Fabaceae-Broom2017-08-17T15:52:34+00:00

Fabaceae: Pea Family — Broom

These are three highly invasive plants, French Broom having a particularly adverse impact on the landscape in parts of the Monterey Peninsula. It should be eliminated wherever it is found no matter how pretty it may appear when in flower.

French Broom – Genista monspessulana

Blooms:

Mar–May

Plant Height:

< 3 m

Flower Size:

Medium

Origin:

Mediterranean

Invasive?

Yes – high

Habitat:

Chaparral, woodland, disturbed areas

Notes:

As indicated above, this is one of the most aggressively invasive plants found on the Monterey Peninsula. It forms a large spreading shrub with small, oval, evergreen leaves and a profusion of bright yellow flowers.  Mature seed pods burst open scattering seeds over a wide area. It is estimated that  mature plant can produce 8,000 seeds in a single season. Young plants are easy to pull up when the ground is soft but eradicating it is extremely difficult and requires great persistence over a prolonged period.

Spanish Broom – Spartium junceum

Blooms:

Mar–June

Plant Height:

< 3 m

Flower Size:

Medium

Origin:

Mediterranean

Invasive?

Yes – high

Habitat:

Disturbed places, often near water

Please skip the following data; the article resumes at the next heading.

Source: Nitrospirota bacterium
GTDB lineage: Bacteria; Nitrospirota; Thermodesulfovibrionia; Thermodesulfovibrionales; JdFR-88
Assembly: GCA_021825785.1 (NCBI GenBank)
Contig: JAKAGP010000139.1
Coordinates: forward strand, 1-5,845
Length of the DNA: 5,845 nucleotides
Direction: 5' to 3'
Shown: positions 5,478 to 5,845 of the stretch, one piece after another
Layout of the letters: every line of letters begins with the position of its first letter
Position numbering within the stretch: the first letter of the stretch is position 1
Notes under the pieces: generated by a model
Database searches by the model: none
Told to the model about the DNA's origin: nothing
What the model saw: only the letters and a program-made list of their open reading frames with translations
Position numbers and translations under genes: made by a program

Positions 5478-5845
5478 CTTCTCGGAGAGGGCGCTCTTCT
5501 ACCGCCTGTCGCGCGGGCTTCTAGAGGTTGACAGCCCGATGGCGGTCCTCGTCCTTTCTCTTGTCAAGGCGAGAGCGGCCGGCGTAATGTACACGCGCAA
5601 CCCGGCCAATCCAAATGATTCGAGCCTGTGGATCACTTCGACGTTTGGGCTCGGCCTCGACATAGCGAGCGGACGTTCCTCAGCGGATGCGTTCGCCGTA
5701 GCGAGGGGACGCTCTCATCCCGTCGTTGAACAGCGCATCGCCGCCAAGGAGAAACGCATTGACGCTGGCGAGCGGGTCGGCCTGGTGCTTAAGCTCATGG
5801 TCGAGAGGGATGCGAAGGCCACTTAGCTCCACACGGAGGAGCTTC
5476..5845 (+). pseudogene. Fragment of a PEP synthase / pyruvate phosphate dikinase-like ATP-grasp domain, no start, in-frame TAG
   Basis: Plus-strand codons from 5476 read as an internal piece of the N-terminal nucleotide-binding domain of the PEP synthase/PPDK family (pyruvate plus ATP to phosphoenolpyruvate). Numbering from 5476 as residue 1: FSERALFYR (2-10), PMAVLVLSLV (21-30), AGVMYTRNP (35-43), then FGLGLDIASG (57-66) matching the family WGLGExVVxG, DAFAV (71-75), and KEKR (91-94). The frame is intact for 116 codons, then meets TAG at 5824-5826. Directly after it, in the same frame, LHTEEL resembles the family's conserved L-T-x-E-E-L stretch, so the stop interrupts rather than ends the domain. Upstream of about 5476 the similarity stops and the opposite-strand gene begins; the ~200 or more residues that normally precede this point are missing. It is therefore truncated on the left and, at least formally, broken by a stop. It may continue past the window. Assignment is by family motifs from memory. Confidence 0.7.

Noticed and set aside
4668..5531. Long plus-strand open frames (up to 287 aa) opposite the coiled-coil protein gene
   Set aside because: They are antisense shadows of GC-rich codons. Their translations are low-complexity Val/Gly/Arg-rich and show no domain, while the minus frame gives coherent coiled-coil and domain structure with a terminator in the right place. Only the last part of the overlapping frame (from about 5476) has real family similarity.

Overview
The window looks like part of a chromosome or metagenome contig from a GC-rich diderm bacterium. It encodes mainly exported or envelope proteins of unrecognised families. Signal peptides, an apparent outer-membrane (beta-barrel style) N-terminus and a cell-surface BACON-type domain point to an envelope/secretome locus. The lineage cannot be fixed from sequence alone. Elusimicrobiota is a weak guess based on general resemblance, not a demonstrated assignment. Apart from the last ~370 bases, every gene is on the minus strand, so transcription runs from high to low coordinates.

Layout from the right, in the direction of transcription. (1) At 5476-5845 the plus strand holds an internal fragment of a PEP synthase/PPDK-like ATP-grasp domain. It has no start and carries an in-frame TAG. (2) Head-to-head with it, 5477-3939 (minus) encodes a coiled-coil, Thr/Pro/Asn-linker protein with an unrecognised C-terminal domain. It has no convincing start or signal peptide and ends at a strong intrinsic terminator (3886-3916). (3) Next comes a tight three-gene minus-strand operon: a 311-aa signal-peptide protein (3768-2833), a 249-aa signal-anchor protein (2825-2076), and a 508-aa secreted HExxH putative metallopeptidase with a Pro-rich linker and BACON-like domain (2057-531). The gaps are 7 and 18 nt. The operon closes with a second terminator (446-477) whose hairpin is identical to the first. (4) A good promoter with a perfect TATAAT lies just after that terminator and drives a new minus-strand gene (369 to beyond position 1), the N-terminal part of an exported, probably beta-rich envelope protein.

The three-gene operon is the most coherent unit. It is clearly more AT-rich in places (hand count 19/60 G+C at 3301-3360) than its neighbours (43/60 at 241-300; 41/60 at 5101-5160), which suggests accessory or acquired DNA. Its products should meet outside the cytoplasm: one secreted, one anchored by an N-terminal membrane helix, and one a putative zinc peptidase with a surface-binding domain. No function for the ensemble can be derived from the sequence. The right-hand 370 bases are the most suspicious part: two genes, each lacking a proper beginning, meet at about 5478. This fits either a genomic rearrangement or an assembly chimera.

Notes:

This has a distinctive appearance with its rush-like stems with only a few deciduous leaves.  The flowers are larger than those of French Broom (Genista monspessulana), paler and more delicate.

Gorse – Ulex europaeus

Blooms:

Apr–July

Plant Height:

< 3 m

Flower Size:

Medium

Origin:

Europe

Invasive?

Yes – high

Habitat:

Disturbed places

Notes:

Another highly invasive species, especially near the coast, and a very unfriendly one.  Twigs and leaves are modified into vicious green spines, 1–3 cm long.  Flowers are like those of French Broom (Genista monspessulana).  It sometimes lines the fairways in British seaside golf courses – a distinct incentive to keep one’s ball out of the rough.  There is a saying in England “when the gorse is out, it’s kissing time”—a reference to the belief that gorse flowers throughout the year in its native habitat.